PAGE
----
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Programme for Government

Dáil Éireann Debate, Tuesday - 30 November 2021

Tuesday, 30 November 2021

Questions (12, 13, 14, 15, 16, 17)

Mary Lou McDonald


12. Deputy Mary Lou McDonald asked the Taoiseach if he will provide a progress report on the programme for Government. [57018/21]

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Alan Kelly


13. Deputy Alan Kelly asked the Taoiseach if he will provide a progress report on the programme for Government. [57204/21]

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Cian O'Callaghan


14. Deputy Cian O'Callaghan asked the Taoiseach if he will provide a progress report on the programme for Government. [57673/21]

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Cormac Devlin


15. Deputy Cormac Devlin asked the Taoiseach if he will provide an overview of the progress made to date in relation to the programme for Government. [57668/21]

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Christopher O'Sullivan


16. Deputy Christopher O'Sullivan asked the Taoiseach if he will report on the implementation of the programme for Government. [57669/21]

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Mick Barry


17. Deputy Mick Barry asked the Taoiseach if he will provide a progress report on the programme for Government. [58666/21]

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Oral answers (35 contributions) (Question to Taoiseach)

I propose to take Question Nos. 12 to 17, inclusive, together.

The Government has been working hard to implement the commitments in the programme for Government across a wide range of issues in all Departments. The ten Cabinet committees established by the Government reflect the full range of policy areas that it will work on during its lifetime, as set out in the programme for Government. Cabinet committees meet regularly to continue this work. The strategy statements which have been prepared by Departments reflect the key national priorities as outlined in the programme for Government.

My Department has been involved in progressing some key programme for Government commitments in recent months. They include ongoing monitoring and management of the impact of Covid-19; the provision of Covid and non-Covid healthcare; driving the delivery of our shared island commitments on a whole-of-government basis through the shared island unit in my Department; the establishment of a unit in my Department to help to support social dialogue; the implementation of the Housing for All strategy, which is driving the delivery of key housing related commitments; a major review to inform the revised national development plan, which was published in October; the delivery of the economic recovery plan, which was published on 1 June, after which a progress report will be compiled in the coming period to outline the considerable progress the plan has made in transitioning Ireland's economy; and the development of a well-being framework for Ireland, the first report of which was approved by the Government and published in July. A follow-up phase of considerable consultation and engagement on the initial well-being framework is under way.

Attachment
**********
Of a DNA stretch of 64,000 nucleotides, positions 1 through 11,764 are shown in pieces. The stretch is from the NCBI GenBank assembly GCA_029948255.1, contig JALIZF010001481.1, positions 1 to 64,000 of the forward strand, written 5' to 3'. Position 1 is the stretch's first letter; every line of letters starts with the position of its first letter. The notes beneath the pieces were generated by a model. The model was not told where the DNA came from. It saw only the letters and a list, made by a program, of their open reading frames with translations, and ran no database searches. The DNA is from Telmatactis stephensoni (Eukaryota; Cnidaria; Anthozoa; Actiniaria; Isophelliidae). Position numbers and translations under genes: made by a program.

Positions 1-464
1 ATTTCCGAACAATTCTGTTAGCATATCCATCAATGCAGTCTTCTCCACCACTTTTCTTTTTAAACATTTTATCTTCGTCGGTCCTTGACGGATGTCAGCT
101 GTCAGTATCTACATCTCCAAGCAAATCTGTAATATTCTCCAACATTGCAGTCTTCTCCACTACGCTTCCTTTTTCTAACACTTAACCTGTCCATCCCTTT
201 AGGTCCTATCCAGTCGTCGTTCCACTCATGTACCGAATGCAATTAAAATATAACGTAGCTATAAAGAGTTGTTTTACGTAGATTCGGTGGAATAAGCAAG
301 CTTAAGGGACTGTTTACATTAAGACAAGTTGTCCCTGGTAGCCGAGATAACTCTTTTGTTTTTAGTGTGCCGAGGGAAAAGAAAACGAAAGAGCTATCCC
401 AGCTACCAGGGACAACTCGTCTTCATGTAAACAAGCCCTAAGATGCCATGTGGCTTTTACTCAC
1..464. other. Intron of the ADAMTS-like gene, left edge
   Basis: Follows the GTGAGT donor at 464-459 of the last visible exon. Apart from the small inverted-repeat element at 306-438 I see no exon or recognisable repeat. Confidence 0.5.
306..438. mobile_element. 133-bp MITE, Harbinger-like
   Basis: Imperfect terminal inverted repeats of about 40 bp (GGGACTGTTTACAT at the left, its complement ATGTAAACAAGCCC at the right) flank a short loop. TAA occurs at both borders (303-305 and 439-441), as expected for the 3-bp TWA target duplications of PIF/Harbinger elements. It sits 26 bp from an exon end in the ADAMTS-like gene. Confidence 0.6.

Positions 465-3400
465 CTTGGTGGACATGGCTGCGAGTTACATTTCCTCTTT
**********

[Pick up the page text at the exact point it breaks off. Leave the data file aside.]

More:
The national digital strategy, which is being actively developed, will set out our overarching vision and ambition to position Ireland as a digital leader to the benefit of our people and the economy. We published the Climate Action and Low Carbon Development (Amendment) Bill, the climate action plan 2021, the marine planning framework and the Maritime Area Planning Bill. There has been engagement with European Union leaders to advance a range of high-level objectives in the programme for Government, in particular regarding Brexit, Covid, the EU budget and the EU green agenda. The commitments also include the implementation of Global Ireland 2025, supporting the work of the United Nations through our membership of the UN Security Council, the establishment of the Future of Media Commission, the completion of the work of the Citizens' Assembly on gender equality and ongoing oversight of the implementation of a policing service for our future, including the Government's plan to implement the report of the Commission on the Future of Policing in Ireland. The Government will continue to work proactively to ensure the delivery of every aspect of the programme for Government.

I welcome the Ceann Comhairle back.

On the commitments in the programme for Government on defects, the Housing Agency has been tasked with overseeing the pyrite resolution scheme. Over 2,000 families in Dublin and north Leinster have availed of the scheme. The Housing Agency does the testing, makes the prognosis, engages with building contractors and assists with rental accommodation. From start to finish it is involved in the process. Why is the Housing Agency not overseeing the defective concrete blocks scheme in Donegal and the west of Ireland?